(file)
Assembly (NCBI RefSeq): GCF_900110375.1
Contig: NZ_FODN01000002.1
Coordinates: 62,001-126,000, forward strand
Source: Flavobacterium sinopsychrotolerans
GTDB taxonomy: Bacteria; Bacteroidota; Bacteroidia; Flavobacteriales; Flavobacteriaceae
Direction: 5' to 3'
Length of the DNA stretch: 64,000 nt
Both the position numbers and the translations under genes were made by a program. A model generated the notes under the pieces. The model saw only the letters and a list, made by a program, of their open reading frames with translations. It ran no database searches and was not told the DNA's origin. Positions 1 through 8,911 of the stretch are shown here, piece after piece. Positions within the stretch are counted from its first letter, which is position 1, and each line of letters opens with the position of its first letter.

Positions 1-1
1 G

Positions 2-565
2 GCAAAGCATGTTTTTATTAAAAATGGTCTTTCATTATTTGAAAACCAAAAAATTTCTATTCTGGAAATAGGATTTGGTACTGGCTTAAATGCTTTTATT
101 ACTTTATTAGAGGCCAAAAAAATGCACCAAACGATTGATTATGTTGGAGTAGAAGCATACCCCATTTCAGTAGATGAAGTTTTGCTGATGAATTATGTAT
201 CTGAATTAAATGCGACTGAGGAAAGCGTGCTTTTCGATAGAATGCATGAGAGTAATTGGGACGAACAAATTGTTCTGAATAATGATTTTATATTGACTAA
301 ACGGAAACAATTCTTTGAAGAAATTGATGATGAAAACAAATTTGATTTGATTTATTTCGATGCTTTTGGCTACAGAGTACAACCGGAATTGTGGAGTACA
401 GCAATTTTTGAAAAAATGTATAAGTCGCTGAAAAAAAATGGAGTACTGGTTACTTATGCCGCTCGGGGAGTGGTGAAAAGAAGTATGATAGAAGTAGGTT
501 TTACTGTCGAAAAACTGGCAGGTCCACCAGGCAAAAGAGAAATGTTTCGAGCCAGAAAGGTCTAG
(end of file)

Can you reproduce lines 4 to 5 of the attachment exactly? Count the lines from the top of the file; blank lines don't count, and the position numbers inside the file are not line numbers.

Source: Flavobacterium sinopsychrotolerans
GTDB taxonomy: Bacteria; Bacteroidota; Bacteroidia; Flavobacteriales; Flavobacteriaceae